What’s an SLA Worth?

Imagine a data centre service provider who offers a 100% availability SLA.  That’s pretty impressive.  Most of us aim for the five 9’s, e.g. 99.999%.  99.9% is even good with no more than 60 minutes outage in a month.  You’d have to be pretty sure of yourself to offer a 100% SLA.

For a data centre, that is actually achievable but you cannot cut any corners.  I’m lucky enough to work with a service provider who can live up to their claim of a 100% SLA.  They invested heavily in the building, people and processes to have a Tier IV facility with no single points of failure.  They haven’t had an outage since they launched in 2001.  As a result their customers can build their brand name on this.  We’re able to say that our service extends their philosophy and our service hasn’t had an outage since we launched earlier this year.

But I know of others who do claim a 100% SLA.  In fact, one of them is having their 4th major outage in 2.5 years …. right now as I type this – if you’re in Ireland it’s not hard to guess who I’m talking about.  I’m not even counting the little mishaps that they have on a recurring basis … some we know about through web forums, blogs, word of mouth, etc.  I’m not going to poke fun at them.  There’s some good people in there who’ll be stressed out right now through no fault of theirs.

However, we do have to look at the people responsible for the SLA being offered.  Their clients are depending on that SLA.  They’ve reflected that to their customers, e.g. if my hosting provider gives me a 99.99% SLA then I can pass that on to my clients.  However, if my data centre is up and down like the proverbial w***e’s knickers then I look like mud to my clients, whether they’re internal or external clients.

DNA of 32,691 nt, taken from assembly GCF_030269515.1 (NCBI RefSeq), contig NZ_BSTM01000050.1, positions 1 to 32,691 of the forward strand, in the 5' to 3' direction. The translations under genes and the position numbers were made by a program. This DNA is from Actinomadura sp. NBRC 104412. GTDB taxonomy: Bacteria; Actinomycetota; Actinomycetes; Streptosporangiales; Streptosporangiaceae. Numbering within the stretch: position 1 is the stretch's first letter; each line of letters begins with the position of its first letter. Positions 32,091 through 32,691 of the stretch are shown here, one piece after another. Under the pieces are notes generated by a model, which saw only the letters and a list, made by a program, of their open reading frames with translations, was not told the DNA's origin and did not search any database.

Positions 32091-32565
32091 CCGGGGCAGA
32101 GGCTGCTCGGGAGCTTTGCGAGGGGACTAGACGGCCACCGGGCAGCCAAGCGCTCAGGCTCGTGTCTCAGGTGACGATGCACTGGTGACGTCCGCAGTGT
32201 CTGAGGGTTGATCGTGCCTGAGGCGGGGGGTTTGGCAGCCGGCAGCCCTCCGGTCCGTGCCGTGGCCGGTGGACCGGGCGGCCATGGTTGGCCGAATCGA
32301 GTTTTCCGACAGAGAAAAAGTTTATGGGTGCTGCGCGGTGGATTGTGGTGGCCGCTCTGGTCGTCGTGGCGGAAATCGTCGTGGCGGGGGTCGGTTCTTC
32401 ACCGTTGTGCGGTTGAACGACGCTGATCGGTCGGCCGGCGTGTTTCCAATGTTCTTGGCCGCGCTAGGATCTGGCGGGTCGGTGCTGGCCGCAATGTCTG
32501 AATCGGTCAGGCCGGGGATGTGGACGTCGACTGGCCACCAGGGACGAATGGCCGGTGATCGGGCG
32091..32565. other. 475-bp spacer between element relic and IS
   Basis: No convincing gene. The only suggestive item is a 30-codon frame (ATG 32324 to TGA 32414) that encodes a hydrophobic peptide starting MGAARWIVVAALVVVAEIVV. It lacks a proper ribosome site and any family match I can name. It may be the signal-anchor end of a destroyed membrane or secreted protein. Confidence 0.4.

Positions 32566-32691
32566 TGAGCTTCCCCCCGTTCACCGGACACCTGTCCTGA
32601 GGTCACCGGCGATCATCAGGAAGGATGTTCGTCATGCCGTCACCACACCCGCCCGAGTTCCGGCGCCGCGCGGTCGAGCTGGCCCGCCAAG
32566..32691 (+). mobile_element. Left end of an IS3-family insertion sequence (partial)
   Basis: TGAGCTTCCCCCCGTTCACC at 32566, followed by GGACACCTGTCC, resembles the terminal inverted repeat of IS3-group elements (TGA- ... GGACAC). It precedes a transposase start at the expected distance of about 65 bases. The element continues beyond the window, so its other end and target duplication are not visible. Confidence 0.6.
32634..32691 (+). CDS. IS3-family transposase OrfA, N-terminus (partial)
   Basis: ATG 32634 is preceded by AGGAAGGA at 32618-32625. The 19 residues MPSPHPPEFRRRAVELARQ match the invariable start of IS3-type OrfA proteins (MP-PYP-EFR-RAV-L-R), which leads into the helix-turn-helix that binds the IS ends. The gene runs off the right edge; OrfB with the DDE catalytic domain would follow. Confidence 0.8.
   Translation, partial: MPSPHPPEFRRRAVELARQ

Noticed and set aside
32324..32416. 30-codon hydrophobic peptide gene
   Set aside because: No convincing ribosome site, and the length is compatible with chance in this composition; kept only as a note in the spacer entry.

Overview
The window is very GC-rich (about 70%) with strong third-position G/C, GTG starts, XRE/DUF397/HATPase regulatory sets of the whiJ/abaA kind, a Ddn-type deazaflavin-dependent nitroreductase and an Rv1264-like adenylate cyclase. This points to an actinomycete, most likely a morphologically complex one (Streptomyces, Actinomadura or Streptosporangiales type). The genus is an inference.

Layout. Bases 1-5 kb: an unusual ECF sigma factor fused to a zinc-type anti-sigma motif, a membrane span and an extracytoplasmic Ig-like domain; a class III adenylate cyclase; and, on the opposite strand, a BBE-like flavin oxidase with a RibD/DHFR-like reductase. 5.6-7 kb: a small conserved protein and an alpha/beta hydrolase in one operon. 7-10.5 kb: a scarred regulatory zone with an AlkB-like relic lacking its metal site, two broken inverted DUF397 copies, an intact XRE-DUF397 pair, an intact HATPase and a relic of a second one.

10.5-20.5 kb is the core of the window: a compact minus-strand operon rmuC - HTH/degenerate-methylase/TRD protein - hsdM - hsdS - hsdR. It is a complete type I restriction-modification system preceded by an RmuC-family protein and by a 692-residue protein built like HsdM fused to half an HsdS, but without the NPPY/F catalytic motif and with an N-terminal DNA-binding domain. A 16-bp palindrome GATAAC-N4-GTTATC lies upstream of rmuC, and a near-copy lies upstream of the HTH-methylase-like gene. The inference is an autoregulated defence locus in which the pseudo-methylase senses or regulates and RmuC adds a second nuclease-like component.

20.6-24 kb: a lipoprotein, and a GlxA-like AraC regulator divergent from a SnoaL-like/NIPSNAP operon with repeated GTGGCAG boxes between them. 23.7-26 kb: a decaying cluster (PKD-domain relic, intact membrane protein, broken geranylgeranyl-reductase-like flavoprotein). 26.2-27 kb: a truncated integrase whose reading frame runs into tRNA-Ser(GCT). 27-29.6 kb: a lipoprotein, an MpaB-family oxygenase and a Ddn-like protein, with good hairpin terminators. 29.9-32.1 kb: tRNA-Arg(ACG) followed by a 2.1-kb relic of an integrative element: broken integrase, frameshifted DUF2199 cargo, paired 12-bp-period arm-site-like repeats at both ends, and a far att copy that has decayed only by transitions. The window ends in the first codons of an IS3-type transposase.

If you’re looking at a hosting service provider then please check out their SLA. If they claim 100% then that’s very audacious.  I’m not saying it’s impossible, just very hard.  Look at their track record and see if they live up to it.  If not, then can you believe other fantastic claims about senior staff on site 24*7, huge bandwidth, "everything is possible", etc.  Here’s what I’d do:

  • Ask for the SLA.  Check out blogs.  Web masters are always quick to point out faults so their forums are a good place to check.  If they have a status site then check it.  See if the explanation for a fault stays consistent.  If not, don’t deal with them.
  • The 2am Test: Drive up to the data centre and knock on the door.  If anyone is even in, ask to speak to the senior staff the company claims is on site 24*7.  If they lie, walk away from the sales negotiation.
  • Ask for proof of certification claims, e.g. I’m an MCSE.  I have an ID number that people can check out for proof of my claim.  I’d say the same applies for CCIE’s.  If they lie, walk out.
  • The real kicker: ask them if they do XYZ.  Let XYZ = some thing you’ve just made up off of the top of your head.  If they say yes then walk out.

Am I sounding harsh?  Honestly, no.  We all expect sales people to stretch a little.  But taking things this far is too much.  Imagine if this stings you?  It shuts down your business.  If you’re a reseller your clients will blame you, not the hosting company.  You’ve got a business reputation to maintain.  If you’re in the mission critical world then outages such as this are not tolerable.  They can possible kill people.

If you’ve suffered a hosting power outage again in this 365 day period and it’s affected your business then check out an alternative.

EDIT:

The hosting company having the outage finally came back online after 2.5 hours – sort of.  Some servers are still not responding.  Assuming this is their only outage this year (and it wasn’t) that’d give them a 99.97% uptime.

EDIT #2:

I just checked that company’s web site uptime (they host it themselves in their data centre).  It’s available 99.87% of the time over the last 2 years and they had 97.74% uptime in September 2008.  Not quite 100% or even 99.9%.

Leave a Reply

Your email address will not be published.

This site uses Akismet to reduce spam. Learn how your comment data is processed.